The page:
What Are Electrical Hotspots — And How Do You Find Them?

by Rowan Guthrie
illustration of an electrician searching for hot spots

Your electrical system is a complex web of connections hidden behind walls and beneath flooring that greatly impacts your daily life.

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But lurking within this network, there's a potential danger: electrical hotspots. Learn what these are, how to spot them and when it's time to call in help from professionals.

What's an Electrical Hotspot?

An electrical hotspot is a localized area within an electrical system where excessive heat accumulates. This heat is often generated by factors such as overloading, loose connections and faulty wiring. Consequently, it increases the risk of electrical fires, equipment damage and electrical system malfunctions. To ensure the safety and proper functioning of your electrical system, potential hotspots must be identified and addressed immediately.

Now that you know what a hotspot is, you’re probably wondering how to check if there are any on your property. That leads us to the next phase: finding potentially hazardous hotspots.

How Do You Find an Electrical Hotspot?

To maintain a safe, functional electrical system, it's vital you learn how to find hotspots. You are the person best placed to know there's a possible problem brewing. Here are some methods available to you.

Temperature Reading

One of the simplest ways to identify a hotspot is by taking temperature readings. A particular component or area might be a hotspot if it feels unusually warm to the touch. However, this method is limited because it relies on your sense of touch and doesn't provide precise measurements. Also, there is always a safety concern when touching live electrical components. It’s not advisable unless you know what you’re doing.

Infrared Imaging

For a more accurate assessment, consider using thermal or infrared imaging technology. Infrared cameras can capture real-time images of temperature variations in your electrical equipment. Hotspots will appear as bright spots on the camera's screen, making them easy to spot even in hidden corners. However, this method involves purchasing a suitable camera, unless you already own one.

Visual Inspection

A thorough visual inspection of your electrical components can reveal loose connections, damaged wires or signs of overheating. Look for charred or discolored surfaces, melted insulation or burn marks, as these are typical indicators of a hotspot. But beware, don’t touch any surface that you suspect is damaged because you risk serious injury to yourself and your electrical network.

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What Are the Symptoms or Signs of a Hotspot?

Fortunately, electrical hotspots often give off warnings that something is wrong. However, some people miss them because they don’t know what to look for. Let’s look at common signs indicating there’s a developing problem.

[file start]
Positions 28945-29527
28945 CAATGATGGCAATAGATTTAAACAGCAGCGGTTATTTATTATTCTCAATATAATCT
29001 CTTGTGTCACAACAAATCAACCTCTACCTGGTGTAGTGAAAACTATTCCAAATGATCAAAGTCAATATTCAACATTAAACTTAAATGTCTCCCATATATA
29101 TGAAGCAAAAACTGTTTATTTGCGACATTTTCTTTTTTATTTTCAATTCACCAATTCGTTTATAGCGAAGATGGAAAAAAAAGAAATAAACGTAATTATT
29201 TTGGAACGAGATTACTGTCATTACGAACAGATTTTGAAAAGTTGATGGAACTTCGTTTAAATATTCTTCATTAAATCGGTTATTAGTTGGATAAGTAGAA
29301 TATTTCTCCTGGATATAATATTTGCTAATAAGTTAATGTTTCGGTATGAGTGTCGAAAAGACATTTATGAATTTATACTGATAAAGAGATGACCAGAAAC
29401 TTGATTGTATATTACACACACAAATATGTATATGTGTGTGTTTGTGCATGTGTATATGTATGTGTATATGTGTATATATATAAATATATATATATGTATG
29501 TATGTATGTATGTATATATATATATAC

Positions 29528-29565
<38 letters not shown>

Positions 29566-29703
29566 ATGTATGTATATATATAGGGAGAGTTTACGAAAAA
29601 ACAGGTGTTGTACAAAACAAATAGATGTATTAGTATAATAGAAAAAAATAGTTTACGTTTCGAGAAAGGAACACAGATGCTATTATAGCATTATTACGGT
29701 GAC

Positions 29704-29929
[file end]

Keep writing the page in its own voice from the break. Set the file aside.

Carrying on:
• Burning smell: If you detect a persistent burning odor near your electrical panel or outlets, it could indicate overheating and a potential hotspot.
  • Flickering lights: Frequent light flickering or dimming, especially when using high-power appliances, may suggest voltage fluctuations caused by hotspots.
  • Tripped circuit breakers: If the circuit breakers in your property frequently trips, it could be a sign that a hotspot is overloading the circuit.
  • Discolored outlets or switches: Outlets or switches with brown or black discoloration may have been exposed to excessive heat. Consequently, there’s a risk of fire.
  • Electrical devices overheating: If your electronic devices, such as chargers or power strips, become unusually hot during use, it might be due to a hotspot in the circuit.

When Should You Call an Electrician?

While identifying potential hotspots is an essential step, you should only attempt to fix the problem if you’re absolutely sure you have the knowledge and skills to do so. It’s nearly always better to call an electrician. Here are the most common scenarios that suggest you contact an expert.

  • Persistent hotspots: If you consistently identify hotspots or experience recurring electrical issues, it's time to consult an electrician. This could indicate a systemic problem that requires professional assessment and repair.
  • Safety concerns: If you notice visible damage, burning smells or signs of electrical arcing, do not attempt to handle the situation yourself. These are clear indications of potential danger, and a licensed electrician should address them immediately.
  • Complex systems: For larger and more complex electrical systems, such as those in commercial buildings or industrial facilities, it's advisable to have regular inspections by qualified electricians to proactively address any hotspots or issues.
  • Renovations and upgrades: When planning electrical renovations or upgrades in your home, involve a professional electrician from the outset. They can ensure the new installations are safe and up to code.